Welcome to the 75th edition of the Data Reaper Report!
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Number of Games
Class Frequency Discussion
We can observe a decline in Priests at all levels of play. This stems from the decline of Razakus Priest, whose numbers at legend were cut by nearly a quarter. There were strong indications that the archetype’s numbers have reached saturation last week, so we’re not surprised that it has taken a step back in its prevalence.
Control Warlock is another archetype that has fallen in its popularity at all levels of play. Last week, we discussed the obstacles it has been facing on ladder, putting it in a more unfavorable spot. It seems that the drop in its win rate has subsequently led to a drop in its play rate. Zoo’s numbers remain steady, but its presence remains significantly smaller than Control’s.
Tempo Rogue’s popularity has skyrocketed over the past week, increasing by over 50% at legend, overtaking Razakus Priest and Control Warlock to make it the most popular archetype. While the increase at legend was the highest, all levels of play saw Rogue’s numbers climb. Tempo Rogue was the biggest winner from the recent meta shifts resulting from Paladin’s rise in play.
Paladin is seeing contrasting trends. At lower skill levels, its rise in play has continued. However, at legend, where Tempo Rogue was beginning to top prevalence, Paladin’s progress has been halted. One noticeable exception is Murloc Paladin, which has been taking a back seat to Aggro Paladin since the beginning of the expansion, but has slightly risen in play at all skill levels over the past week. There seems to be more interest in experimenting with the tribal archetype recently.
Druid continues its spike upwards, with Jade Druid leading the charge. The green men climbed to the 5th spot in popularity at legend, and it’s clear that they’re back to hold a significant weight in the meta game. Aggro Druid is also seen more often, but it remains relatively niche in comparison. Other Druid archetypes, including Big Druid, which was a big player in the KFT metagame, have faded away.
Mage’s predicted fall, as a result of Rogue’s and Paladin’s popularity, continues. Secret Mage does not appreciate the increase in aggression as well as the decline of some of its better matchups. Other archetypes of the class do not appear to be gaining any traction either.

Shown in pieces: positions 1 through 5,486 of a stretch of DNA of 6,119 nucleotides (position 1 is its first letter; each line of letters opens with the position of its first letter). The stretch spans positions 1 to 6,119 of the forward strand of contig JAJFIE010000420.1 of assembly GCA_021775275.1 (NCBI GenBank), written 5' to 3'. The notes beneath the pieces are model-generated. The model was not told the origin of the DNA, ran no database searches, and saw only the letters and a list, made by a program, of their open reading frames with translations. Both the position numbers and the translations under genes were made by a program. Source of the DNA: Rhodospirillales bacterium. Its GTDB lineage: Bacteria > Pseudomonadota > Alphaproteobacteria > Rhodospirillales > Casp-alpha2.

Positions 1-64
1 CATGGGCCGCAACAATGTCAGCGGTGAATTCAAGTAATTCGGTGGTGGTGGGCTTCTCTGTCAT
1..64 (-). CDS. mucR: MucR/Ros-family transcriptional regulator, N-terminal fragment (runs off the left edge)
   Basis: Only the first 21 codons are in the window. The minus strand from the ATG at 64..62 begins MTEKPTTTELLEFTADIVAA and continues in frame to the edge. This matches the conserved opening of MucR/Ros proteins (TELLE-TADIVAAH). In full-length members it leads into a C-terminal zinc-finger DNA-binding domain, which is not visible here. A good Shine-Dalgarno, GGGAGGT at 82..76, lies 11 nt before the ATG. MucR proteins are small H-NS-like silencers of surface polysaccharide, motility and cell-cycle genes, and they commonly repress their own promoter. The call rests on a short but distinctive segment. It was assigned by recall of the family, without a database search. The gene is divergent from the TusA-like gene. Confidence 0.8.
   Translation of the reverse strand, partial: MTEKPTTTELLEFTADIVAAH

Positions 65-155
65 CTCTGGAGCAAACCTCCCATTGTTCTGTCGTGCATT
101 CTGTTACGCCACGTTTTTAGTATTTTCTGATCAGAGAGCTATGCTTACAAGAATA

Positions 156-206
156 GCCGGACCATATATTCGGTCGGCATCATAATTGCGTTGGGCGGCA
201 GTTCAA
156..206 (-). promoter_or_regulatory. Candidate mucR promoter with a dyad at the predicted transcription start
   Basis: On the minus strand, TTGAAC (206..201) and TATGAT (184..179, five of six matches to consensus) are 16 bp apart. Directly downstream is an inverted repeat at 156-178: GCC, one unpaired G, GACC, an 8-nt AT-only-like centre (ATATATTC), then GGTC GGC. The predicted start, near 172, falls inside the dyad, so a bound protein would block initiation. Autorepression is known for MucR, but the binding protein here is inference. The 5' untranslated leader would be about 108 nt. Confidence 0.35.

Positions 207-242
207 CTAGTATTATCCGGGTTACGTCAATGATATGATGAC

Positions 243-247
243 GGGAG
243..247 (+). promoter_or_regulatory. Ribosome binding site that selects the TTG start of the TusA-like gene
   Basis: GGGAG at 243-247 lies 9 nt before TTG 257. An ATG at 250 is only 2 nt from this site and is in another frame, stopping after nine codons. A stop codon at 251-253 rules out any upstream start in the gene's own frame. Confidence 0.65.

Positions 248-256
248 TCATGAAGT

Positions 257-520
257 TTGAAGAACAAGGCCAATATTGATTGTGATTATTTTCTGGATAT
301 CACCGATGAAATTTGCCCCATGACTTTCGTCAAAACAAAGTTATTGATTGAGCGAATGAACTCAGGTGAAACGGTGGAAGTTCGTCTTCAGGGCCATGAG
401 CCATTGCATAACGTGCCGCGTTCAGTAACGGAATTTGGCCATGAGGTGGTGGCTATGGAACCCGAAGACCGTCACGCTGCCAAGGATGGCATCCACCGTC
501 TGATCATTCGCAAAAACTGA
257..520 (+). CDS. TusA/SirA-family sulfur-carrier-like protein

Hunter’s story looks like a carbon copy of the one it told after the KFT balance changes. A big spike in popularity together with many new promises, followed by the class falling flat within a couple of weeks. This week marks another decline at all levels of play for the class. Secret-based archetypes are almost gone from legend ladder, so if you do queue into the class you should mostly be expecting aggressive Hunter decks with the beast/pirate early game.
Warrior and Shaman continue to look like dead classes. Pirate Warrior is the only archetype at the moment that looks like a Hearthstone deck. We’re in a very similar situation to last year’s Mean Streets of Gadgetzan, with Warrior and Shaman taking on the roles of Paladin and Hunter.
vS Meta Score
vS Power Rankings Discussion
There are some very interesting developments this week, with surprising results. Careful evaluation of many different factors will lead us to the conclusions we’re searching.
Let’s start with Tempo Rogue. The archetype’s rise at legend ranks has seen its win rate reduced by nearly 1%. This is definitely something we expect to see since the legend meta tends to react more quickly to the rise of strategies. However, Tempo Rogue’s win rate is still very dominant, and with its increased prevalence, it is approaching a perfect meta score of 100. It’s looking like the best positioned archetype in the current meta, and has significantly benefitted from both Warlock’s and Priest’s declines. However, in the top end of the win rate charts, it’s meeting some unexpected acquaintances who have climbed to meet it.